Blood alcohol concentration refers to the amount of alcohol in a person’s blood. When you talk about a blood-alcohol concentration of .10%, it means that your bloodstream contains one part alcohol for every hundred milliliters of blood. In Colorado, the maximum legally permissible blood-alcohol concentration that you can have in your body while driving is .08%. When you’re out at a party having a few drinks, it is easy to forget that just a few alcoholic beverages can spike the alcohol content in your blood to dangerously high levels, causing you to fail a breathalyzer test or a chemical test.

Typically, blood-alcohol concentration levels can depend on a number of factors, including the number of standard drinks that you have had. For instance, one 12 ounce glass of regular beer could contain .5% alcohol, while a 17 – ounce glass of malt liquor, can contain 7% alcohol.

Apart from the number of alcoholic drinks that you have consumed, the blood-alcohol concentration in your body can also depend on the time period within which these drinks are consumed, your body weight, and gender. The type of food that you have consumed with your drinks can also affect your BAC level to some extent.

Be a responsible drinker, and monitor the changes in your personality, judgment, coordination and other abilities after having had a few drinks. With a blood-alcohol concentration point of between .02% and .04%, you may feel mildly relaxed, a little lightheaded, and you may find your inhibitions dropping. When the BAC reaches .05% to .07%, you may begin to develop that warm and relaxed feeling, become bolder, more outgoing, and may experience mild euphoria.

When the blood-alcohol concentration exceeds .08%, you may become aggressive and believe that you are much more sober than you really are. Your speech will begin to slur, and you may lose your sense of balance. Your judgment skills will be affected. When blood-alcohol concentration levels are at these levels, it is common to find persons becoming more sexually belligerent and aggressive, or losing their ability to appropriately judge sexual situations. These are the kind of changes that you need to look out for while drinking. If you notice these changes, it’s best to avoid getting behind the wheel.

Colorado Texting While Driving Laws

Denver criminal lawyerIf you are a Colorado motorist, you are more likely than not to have used a cell phone either for texting or having a conversation while driving at least once over the past year. However, there are traffic laws related to the use of electronic communication devices while driving, and penalties will apply if these laws are violated.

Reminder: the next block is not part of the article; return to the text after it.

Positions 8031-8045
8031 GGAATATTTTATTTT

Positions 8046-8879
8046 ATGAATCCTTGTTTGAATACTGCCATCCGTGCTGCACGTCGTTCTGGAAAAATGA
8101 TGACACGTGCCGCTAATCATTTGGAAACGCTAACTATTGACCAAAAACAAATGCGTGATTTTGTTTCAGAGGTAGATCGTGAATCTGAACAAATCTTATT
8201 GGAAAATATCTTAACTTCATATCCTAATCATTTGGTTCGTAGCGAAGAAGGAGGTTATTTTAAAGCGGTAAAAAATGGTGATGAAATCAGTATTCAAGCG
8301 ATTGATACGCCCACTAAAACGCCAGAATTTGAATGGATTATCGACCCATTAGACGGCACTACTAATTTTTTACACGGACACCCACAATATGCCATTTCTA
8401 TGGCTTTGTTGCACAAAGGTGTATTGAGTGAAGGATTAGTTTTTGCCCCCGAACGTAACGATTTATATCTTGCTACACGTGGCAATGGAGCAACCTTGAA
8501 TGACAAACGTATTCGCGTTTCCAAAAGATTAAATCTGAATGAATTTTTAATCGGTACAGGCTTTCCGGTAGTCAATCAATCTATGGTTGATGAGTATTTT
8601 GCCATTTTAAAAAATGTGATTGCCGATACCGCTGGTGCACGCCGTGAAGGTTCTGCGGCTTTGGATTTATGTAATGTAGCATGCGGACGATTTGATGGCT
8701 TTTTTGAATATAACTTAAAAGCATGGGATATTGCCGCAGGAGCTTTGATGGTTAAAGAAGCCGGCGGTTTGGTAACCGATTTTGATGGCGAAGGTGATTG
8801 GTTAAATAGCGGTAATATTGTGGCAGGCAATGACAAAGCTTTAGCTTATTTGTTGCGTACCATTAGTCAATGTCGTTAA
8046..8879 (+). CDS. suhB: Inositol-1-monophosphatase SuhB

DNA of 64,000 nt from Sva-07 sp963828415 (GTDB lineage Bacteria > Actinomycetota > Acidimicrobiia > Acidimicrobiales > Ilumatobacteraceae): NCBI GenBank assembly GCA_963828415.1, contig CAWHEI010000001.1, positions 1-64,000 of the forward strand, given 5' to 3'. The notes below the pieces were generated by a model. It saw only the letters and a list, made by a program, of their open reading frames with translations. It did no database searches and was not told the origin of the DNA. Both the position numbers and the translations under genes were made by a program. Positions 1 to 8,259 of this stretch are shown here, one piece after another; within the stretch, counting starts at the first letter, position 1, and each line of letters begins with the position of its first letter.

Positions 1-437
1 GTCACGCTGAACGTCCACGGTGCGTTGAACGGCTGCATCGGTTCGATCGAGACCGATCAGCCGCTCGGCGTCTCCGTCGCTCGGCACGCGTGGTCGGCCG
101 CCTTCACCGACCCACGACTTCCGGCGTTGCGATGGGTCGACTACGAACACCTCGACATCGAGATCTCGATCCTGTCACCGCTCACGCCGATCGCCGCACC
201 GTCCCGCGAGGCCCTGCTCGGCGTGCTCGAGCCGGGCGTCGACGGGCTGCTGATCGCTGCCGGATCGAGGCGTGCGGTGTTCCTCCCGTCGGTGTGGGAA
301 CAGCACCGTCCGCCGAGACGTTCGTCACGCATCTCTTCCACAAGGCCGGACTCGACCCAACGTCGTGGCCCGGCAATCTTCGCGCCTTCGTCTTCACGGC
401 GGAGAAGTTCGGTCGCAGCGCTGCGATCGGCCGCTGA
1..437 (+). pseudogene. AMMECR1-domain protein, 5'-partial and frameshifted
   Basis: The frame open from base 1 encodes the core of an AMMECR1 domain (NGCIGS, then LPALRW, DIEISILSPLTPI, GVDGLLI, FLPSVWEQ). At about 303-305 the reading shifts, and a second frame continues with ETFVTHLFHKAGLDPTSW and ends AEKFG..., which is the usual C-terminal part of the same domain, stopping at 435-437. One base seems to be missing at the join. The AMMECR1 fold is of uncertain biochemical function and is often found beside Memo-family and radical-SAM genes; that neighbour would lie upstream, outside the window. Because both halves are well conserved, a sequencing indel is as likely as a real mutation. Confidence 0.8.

Since 2009, the State of Colorado has made it illegal for drivers below the age of 18 to use cell phones and other electronic communication devices while driving. That law went into effect on December 1, 2009 and specifically prohibits drivers below the age of 18 from using a cell phone while driving unless it is to call for help in the event of an emergency.

Under that law, motorists above the age of 18 are also not allowed to use a cell phone or mobile phone for text messaging purposes, unless they’re using the cell phone during an emergency. Those emergency situations could include calling the fire department or police department to report a fire, a traffic accident, any kind of incident where there is a serious risk of a criminal act against another person, a medical or hazardous material situation, a dangerous road hazard, or to report a person who is driving under the influence of alcohol or driving recklessly or in any other manner that affects the safety of other motorists on the road.

For an adult motorist in Colorado, the law specifically bans texting while driving and that includes not just the actual process of typing a text message, but also reading a text message. It also includes using your smartphone for other purposes. For instance, many motorists use their time behind the wheel to update their Facebook status, or their status on Twitter. Both of those activities would fall under the purview of this law. Even using e-mail services on your smartphone would be covered.

If you are caught texting while driving behind the wheel, you could be punished with a fine. Penalties can begin with $50 for a first offense, and extend to up to $100 for multiple offenses.

What makes these cell phone while driving laws even more stringent in the state of Colorado is that these are being enforced as primary enforcement laws. That means that a police officer does not need a reason to pull you over if he sees you texting at the wheel. He can pull you over for texting while driving, and does not need to pull you over for another driving infraction before he cites you for texting while driving.